THE completion of Dr. Thorpe's Dictionary, upon which both men of science and of practice may with truth congratulate him and his contributors, opens out the question how far such a work, however well done, can or cannot supply the needs at once of the layman, of the scientific man, and of the manufacturer. Perhaps this standard may be too high a one to apply to any single work, and yet I think that in many respects these three volumes will be found satisfactorily to fulfil the above requirements. That in some instances this cannot be said to be the case is not only not to be wondered at but almost to be expected, when we remember the extent of the ground covered, the complexity of the questions considered, and, above all, the difficulty which persons not actually engaged in the various industries experience in obtaining the latest details of new and improved methods and processes. In looking through this volume one is struck with the care which the editor has taken to carry out the condition that the articles on special manufactures ought to be written by scientific men who are themselves engaged in conducting the industry, rather than by those who can only look on those questions from outside. To give examples of this is easy. Take the article on Borax (Sodium Borate) written by Mr. E. L. Fleming. The reader will at once see, by comparing this with any descriptions of the process of preparing borax given in the text-books, that this article is full of data which have hitherto been either ignored or incorrectly given. Again “Sugar,” written by Messrs. Newlands, extending over twenty-two pages, is a typical case of descriptions of processes written by persons well acquainted with the details of the operations and able to describe them clearly, and, what is important, care has been taken to illustrate the article by excellent figures of plant. Closely connected with this subject, and also admirably treated by Mr. Heron, a practical authority, to whom we likewise owe an exhaustive article on saccharimetry not to be equalled in any work of the kind, is a description of starch manufacture, in which the newest processes are described and the construction of the most recent apparatus well shown. Then the articles, “Pottery” and “Porcelain,” written by Mr. Burton, of Wedgwoods, is another example of processes described by one who knows what he is writing about. Another remarkable instance of the same thing is that of the article, “Phosphorus,” by Dr. J. B. Readman. Hitherto the detail of phosphorus manufacture has been a mare clausum to the scientific world—and so well have the secrets of the trade been kept, that in no treatise, whether purely scientific or otherwise, have the particulars of the production of phosphorus been hitherto made known. Now for the first time we have, from the pen of one who was himself engaged in the industry, a complete description not only of the methods adopted for making both white and red phosphorus, but likewise the manufacturing details as to yield, which are invaluable. It seems that the explanation given in the books as to the preparation of this important element has been altogether wrong. It has been generally supposed that only so much suLphuric acid is added to the bone-phosphate as will form the acid phosphate, , and that this yields metaphosphate, , when heated to redness, so that when this latter is distilled with charcoal only two-thirds of the phosphorus are reduced, and one-third remains behind as tricalcium phosphate. This view turns out to be wholly incorrect. In practice enough sulphuric acid is added to convert all the lime present into sulphate, so that it is metaphosphoric acid, (HPO3), and not calcium metaphosphate, which on distillation with charcoal gives phosphorus, and the yield amounts to about 68 per cent, of the theoretical.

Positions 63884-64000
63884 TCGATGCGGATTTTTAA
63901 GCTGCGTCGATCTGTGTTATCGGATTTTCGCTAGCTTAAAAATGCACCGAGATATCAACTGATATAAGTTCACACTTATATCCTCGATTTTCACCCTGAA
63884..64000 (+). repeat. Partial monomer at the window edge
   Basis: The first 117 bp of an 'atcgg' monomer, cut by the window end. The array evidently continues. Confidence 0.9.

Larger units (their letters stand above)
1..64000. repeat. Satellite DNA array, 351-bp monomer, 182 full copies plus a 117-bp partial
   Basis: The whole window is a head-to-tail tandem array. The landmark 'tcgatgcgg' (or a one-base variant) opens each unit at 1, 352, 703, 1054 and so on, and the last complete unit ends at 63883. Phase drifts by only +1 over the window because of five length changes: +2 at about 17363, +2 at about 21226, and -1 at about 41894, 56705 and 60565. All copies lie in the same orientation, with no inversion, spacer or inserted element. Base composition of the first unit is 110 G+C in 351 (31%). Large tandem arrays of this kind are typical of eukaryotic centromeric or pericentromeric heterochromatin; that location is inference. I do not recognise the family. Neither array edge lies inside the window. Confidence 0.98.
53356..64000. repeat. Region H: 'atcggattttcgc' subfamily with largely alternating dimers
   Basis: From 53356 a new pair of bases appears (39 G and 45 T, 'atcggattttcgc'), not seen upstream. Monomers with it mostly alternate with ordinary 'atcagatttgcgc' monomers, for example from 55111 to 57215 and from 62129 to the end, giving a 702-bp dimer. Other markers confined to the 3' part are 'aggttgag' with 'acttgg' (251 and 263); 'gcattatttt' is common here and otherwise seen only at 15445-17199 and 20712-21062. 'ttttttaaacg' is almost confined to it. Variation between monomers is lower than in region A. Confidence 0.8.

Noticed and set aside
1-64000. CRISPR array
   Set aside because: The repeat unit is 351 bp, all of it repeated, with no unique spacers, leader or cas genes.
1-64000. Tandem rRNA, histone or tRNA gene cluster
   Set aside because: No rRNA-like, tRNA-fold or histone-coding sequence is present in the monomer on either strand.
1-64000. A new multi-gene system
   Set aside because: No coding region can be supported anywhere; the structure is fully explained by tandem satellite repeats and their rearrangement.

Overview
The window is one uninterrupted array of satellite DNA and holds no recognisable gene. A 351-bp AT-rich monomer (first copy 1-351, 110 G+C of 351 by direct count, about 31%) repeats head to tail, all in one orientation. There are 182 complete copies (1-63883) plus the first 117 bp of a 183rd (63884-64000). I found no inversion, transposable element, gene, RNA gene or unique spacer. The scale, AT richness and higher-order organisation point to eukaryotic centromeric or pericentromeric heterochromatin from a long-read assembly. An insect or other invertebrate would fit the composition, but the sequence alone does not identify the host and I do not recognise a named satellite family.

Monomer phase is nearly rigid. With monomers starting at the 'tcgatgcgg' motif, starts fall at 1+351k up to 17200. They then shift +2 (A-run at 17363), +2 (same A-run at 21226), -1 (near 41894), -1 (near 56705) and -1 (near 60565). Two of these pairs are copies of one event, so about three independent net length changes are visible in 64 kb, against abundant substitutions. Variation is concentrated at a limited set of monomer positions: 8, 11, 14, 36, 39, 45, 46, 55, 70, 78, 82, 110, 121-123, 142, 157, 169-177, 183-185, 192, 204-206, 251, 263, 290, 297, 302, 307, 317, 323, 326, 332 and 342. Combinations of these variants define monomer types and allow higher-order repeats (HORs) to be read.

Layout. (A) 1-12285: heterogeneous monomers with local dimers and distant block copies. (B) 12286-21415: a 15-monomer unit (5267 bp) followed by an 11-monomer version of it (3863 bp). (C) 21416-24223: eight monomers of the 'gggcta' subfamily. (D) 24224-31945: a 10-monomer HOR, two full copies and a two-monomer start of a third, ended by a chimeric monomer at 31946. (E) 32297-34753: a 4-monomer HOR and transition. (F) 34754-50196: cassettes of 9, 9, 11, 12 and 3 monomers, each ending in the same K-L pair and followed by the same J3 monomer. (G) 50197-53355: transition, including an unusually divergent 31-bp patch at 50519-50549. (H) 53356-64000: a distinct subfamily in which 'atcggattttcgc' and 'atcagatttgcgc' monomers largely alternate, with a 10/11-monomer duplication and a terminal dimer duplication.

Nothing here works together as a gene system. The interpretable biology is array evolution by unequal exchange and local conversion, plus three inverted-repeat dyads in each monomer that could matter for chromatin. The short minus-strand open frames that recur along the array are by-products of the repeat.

Dictionary of Applied Chemistry.
By Prof. T. E. Thorpe, assisted by eminent contributors. Vol. iii., completing the work. (London: Longmans, 1893.)
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